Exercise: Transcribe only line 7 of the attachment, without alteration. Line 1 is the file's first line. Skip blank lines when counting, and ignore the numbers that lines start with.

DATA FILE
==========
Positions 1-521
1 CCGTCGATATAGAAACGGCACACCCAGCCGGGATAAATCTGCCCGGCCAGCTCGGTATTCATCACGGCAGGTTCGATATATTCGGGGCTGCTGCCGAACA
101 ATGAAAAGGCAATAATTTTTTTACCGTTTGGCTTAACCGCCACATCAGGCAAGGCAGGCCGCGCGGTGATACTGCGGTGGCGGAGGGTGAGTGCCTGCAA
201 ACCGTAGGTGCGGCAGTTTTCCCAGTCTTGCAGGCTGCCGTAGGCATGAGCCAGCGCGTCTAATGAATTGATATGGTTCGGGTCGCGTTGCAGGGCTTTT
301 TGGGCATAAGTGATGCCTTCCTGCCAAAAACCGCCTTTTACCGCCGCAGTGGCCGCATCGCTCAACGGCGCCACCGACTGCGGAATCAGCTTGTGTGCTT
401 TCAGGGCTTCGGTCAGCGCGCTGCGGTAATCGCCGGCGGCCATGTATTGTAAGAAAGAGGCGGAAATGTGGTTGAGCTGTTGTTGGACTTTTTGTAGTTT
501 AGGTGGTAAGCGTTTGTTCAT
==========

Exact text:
501 AGGTGGTAAGCGTTTGTTCAT